Kings of Leon restores its reputation at the Sprint Center

03/06/2014 7:36 AM

03/06/2014 7:36 AM

Aside from one unwelcome special effect, Kings of Leon's concert thoroughly gratified an audience of about 8,000 at the Sprint Center on Wednesday.

A light dusting of artificial snow was dropped on fans near the stage during the icy song "Cold Desert." The stunt did not amuse Kansas City rock fans tormented by a long, harsh winter.

The Nashville-based band needn't have resorted to such trickery. Kings of Leon's straightforward renditions of over two dozen songs reaffirmed its status as one of the world's most stalwart mainstream rock bands.

A family act consisting of three brothers and a cousin, Kings of Leon is touring in support of its sixth studio album. "Mechanical Bull" represents a welcome return to form after a lackluster release in 2010 and a spell of erratic behavior that tarnished the band's reputation.

With the aid of one supplemental musician, Kings of Leon redeemed itself with Wednesday's businesslike effort. Largely devoid of showy gestures, the simple one-hour-45-minute presentation placed the emphasis squarely on the music. Live footage and stock images displayed on a large video screen complemented the material. Only the lasers employed during the encore distracted from the performance.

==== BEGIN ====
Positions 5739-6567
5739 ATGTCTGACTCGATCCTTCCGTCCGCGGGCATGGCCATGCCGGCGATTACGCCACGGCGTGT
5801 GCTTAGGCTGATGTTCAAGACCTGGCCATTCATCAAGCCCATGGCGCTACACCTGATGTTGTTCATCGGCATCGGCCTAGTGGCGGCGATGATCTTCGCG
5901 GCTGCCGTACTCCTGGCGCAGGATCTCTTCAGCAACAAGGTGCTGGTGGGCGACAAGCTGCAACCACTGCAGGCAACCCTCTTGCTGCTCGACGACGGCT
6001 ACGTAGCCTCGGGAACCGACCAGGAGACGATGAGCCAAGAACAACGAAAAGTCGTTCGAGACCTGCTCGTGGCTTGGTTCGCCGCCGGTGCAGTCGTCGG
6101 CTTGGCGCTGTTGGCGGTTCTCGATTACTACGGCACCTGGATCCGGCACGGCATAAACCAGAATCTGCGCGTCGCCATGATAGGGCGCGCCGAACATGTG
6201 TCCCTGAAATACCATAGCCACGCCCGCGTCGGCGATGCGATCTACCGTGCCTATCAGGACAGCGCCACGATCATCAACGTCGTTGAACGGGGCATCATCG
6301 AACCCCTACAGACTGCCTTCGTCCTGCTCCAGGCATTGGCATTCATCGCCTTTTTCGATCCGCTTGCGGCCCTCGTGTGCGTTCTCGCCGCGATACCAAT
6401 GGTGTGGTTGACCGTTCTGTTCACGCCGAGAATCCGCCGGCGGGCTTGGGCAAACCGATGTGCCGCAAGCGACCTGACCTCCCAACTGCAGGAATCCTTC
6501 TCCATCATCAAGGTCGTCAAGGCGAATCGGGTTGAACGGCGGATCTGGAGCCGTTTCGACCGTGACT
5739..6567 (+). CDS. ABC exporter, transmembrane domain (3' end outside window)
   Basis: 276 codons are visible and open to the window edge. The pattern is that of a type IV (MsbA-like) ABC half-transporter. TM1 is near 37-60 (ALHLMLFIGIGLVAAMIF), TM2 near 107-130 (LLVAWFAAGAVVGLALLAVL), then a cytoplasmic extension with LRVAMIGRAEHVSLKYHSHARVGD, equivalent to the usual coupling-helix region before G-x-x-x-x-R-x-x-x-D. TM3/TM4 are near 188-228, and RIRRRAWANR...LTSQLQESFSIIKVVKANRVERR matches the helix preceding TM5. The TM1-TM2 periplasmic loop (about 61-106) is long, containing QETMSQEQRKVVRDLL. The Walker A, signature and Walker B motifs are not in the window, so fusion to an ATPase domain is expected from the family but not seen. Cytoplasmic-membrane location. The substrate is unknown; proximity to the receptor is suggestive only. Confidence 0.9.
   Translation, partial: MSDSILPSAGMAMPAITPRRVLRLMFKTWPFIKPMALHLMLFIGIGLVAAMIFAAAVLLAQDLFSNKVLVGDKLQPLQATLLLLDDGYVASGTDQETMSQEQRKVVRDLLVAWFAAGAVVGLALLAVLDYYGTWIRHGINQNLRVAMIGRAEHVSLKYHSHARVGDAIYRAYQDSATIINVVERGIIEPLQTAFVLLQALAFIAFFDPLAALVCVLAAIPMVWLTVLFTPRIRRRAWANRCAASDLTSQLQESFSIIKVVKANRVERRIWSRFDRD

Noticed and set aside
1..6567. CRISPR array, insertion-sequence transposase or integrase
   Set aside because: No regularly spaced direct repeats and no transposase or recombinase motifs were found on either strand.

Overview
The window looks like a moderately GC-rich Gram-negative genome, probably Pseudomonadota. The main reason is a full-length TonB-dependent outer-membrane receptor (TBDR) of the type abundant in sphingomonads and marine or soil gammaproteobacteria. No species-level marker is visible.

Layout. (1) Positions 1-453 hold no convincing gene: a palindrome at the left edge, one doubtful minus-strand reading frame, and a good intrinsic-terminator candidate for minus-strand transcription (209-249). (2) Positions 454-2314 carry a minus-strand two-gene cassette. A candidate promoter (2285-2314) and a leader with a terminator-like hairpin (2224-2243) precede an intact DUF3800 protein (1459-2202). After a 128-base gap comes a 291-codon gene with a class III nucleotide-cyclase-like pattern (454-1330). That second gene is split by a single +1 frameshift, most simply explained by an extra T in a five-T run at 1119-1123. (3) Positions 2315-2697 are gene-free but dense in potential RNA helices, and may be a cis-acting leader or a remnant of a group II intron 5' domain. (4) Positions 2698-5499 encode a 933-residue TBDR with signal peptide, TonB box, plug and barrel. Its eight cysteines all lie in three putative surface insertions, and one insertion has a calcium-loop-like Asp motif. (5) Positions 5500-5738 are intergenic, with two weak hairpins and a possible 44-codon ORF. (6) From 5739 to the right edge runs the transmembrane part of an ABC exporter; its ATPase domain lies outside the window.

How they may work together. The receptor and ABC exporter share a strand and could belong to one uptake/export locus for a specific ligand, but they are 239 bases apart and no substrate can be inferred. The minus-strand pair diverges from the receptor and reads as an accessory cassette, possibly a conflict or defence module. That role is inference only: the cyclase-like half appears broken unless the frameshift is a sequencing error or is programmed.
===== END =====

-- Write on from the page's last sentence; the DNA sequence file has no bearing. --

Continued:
Kings of Leon toils in the conventional rock ‘n’ roll tradition of Tom Petty and the Heartbreakers, the Rolling Stones and Chuck Berry. The band is most distinctive when it sticks to its roots. The bittersweet rush of "The Bucket" and the delectably sleazy "Molly's Chambers" showcased the band's core strengths. The furious soul stomp of "Four Kicks" was a prime example of what the classic rock band the Who once characterized as "maximum R&B."

The band is less reliable when it ventures into arena rock.

A ponderous rendition of the overblown "The Immortals" was wretched.

Yet Kings of Leon offered winning renditions of two of its most grandiose songs. "Supersoaker" possessed an appealing blend of cavalier bluster and homespun charm. The audience repeatedly shouted the phrase "your sex is on fire" during a reading of the lusty 2008 hit "Sex on Fire." The off-color exercise was more unnerving then sensual.

Before Kings of Leon restored its honor, Gary Clark, Jr. furthered his burgeoning stature as one of the most exciting blues-based musicians to emerge in the past two decades. A magnificent guitarist and persuasive vocalist, Austin's Clark and a three-piece band transformed the standard "Catfish Blues" into a futuristic statement. Clark sang that "you're going to know my name by the end of the night" during the ominous "Bright Lights." His magnificent 50-minute performance justified his claim.


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